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    by Roy H. Ryan

    The Politics of Jesus and Paul
    As we continue our consideration of the relationship of Christ and Culture, it is important to look at the life and teachings of Jesus and the teachings of Paul, through his various writings, to see what clues they give us on this issue.

    Jesus cannot be pigeon-holed when it comes to his "political views." He has been called by some a "Radical Rabbi" because of his questioning of many of the Jewish Laws. One has to remember that he lived under a Roman-controlled government, yet he does not have a lot to say about government. When tested on this matter by a group who wished to trap him, giving him a coin and asking who should be worshipped, Caesar or God, he said, "Render to Caesar the things that are Caesar's and to God the things that are God's." He knew that men have to live in two kingdoms. He was more interested in the Kingdom of God than in the political kingdoms of this world.

    Paul could rightly be called a "social conservative" because of his view of government, his strong stands against homosexuality and his subordination of women in the home and in the church (even though many women were prominent in some of the early churches that Paul founded). His view seemed to reflect the tenor of the times rather than grounded in any great philosophical or theological foundations. Romans 13 is an important statement about one's relationship to those who govern. He believed that those who govern are "appointed by God" and are God's representatives to punish the bad and support the good. That view seems rather strange to many in our day who are accustomed to a democratic society and know that people elected to office are not always good representatives of God. He seems to leave no room for civil disobedience in his scheme of things.

    Politics has been defined as "the art of the possible," "the art of compromise," or the art of governing and of influencing policies of the government. "Influencing government" seems to be more nearly the way Christians would interpret their role in government today.

    Some argue that Jesus is irrelevant as far as giving us "a social ethic." These arguments include:

        1. He was a simple rural figure in a small corner of the Roman Empire.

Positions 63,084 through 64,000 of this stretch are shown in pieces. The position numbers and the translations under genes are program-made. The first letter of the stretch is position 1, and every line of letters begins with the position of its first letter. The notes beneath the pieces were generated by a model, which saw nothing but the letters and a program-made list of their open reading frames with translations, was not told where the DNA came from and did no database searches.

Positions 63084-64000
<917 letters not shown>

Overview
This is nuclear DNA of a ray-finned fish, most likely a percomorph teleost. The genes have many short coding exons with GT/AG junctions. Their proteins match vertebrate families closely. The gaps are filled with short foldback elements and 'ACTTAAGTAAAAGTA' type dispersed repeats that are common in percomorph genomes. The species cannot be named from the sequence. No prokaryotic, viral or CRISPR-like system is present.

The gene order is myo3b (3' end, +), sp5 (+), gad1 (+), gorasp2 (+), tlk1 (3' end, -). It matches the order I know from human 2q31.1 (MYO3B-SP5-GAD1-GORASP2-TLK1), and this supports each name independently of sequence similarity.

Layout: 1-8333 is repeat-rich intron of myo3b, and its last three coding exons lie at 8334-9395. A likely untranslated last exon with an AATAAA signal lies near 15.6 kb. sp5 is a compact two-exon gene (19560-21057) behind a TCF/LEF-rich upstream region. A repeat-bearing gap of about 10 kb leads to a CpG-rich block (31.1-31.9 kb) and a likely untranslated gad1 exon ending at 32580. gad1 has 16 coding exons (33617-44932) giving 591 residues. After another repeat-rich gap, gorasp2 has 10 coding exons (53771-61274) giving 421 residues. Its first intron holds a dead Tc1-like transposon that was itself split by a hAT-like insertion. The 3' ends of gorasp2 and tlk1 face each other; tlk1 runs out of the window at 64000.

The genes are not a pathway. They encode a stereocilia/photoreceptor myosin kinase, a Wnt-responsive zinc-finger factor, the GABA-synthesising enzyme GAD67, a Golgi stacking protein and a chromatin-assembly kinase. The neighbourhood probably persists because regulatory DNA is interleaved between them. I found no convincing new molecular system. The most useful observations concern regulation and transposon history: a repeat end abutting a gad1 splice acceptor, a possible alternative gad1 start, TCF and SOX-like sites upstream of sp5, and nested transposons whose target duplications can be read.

2. He believed in an "interim ethic." He seemed to believe and teach that God's kingdom was coming soon and people should not be too concerned about the present time.
        3. Jesus and his disciples lived in a world over which they had no control.
        4. The nature of Jesus's message was ahistorical by definition. He dealt primarily with spiritual, not social matters.
        5. Jesus was a radical monotheist. The Will of God cannot be identified with any one ethical answer or any given human value, since these are all finite.
        6. Jesus came, after all, to give his life for the sins of man and not simply to set an ethical example. [John H. Yoder, THE POLITICS OF JESUS, pp. 15-19]

    But, if we study the Beatitudes, the Sermon on the Mount, and his proclamation of his Mission in Luke 4:14ff, we find Jesus certainly does have much to say about ethical behavior.

    Can one juxtapose the Jesus of the Gospels with the present complicated world in which we live and make decisions based on his teaching? I believe in many cases we can. He may not have spoken directly to many of the hard issues we face today, because he was "a man of history" as well as the Son of God. What did he say, or would he say, about capital punishment, war and peace, human sexuality, stem-cell research, etc.? We cannot know for sure, but we can find in his teachings words that help us better understand the spiritual response to these questions -- and to help us discern the "will of God."

    We know he was not a "strict constructionist" when it came to interpreting the Jewish Law. He often said, "It hath been said by them of old time -- but I say unto you..."

    His disciples "plucked corn on the Sabbath" (against the Law) and he healed on the Sabbath (also against the Law). He said, "If a man strike you on one cheek, turn to him the other also," whereas the Jewish Law was "an eye for an eye and a tooth for a tooth."

    We will be looking at Paul's theology and teachings later when we come to consider some of the "hot button issues" of our day.

    The Kingdom Jesus came to establish was based on "Love," love of God and love of neighbor. It was also based on treating others as one expected to be treated. He went out of his way to accept people like the hated Samaritans, prostitutes, tax collectors and others who were considered "sinners" by the standards of Jewish Law. So, in many situations and in dealing with many difficult issues, we can indeed rightfully ask, "What would Jesus do?"

    Christians are followers of Jesus and seek to follow his teachings; therefore, Christians have every reason to study his teachings and his example so that "we may follow in his steps."

    For further study:
    Manfred T. Brauch, HARD SAYINGS OF PAUL


A United Methodist Minister, now retired, and a native Mississippian, Roy Ryan lives in Tupelo, Mississippi. He is a graduate of Millsaps College, BA in Sociology-Anthropology and of Emory University (Theology), M. Div focus on New Testament studies. He is also a graduate of Southern Methodist University (Theology) STM in Adult Christian Education and Vanderbilt University (Theology) D. Min in Theological Ethics. Roy has written eight books on Christian education and numerous articles for church and secular journals. He is presently teaching this course on "Christ and Culture" in First United Methodist Church in Tupelo.


Click these links to access essays in this series:
Part I... Part II... Part III... Part IV... Part V... Part VI... Part VII... Part VIII... Part IX... Part X


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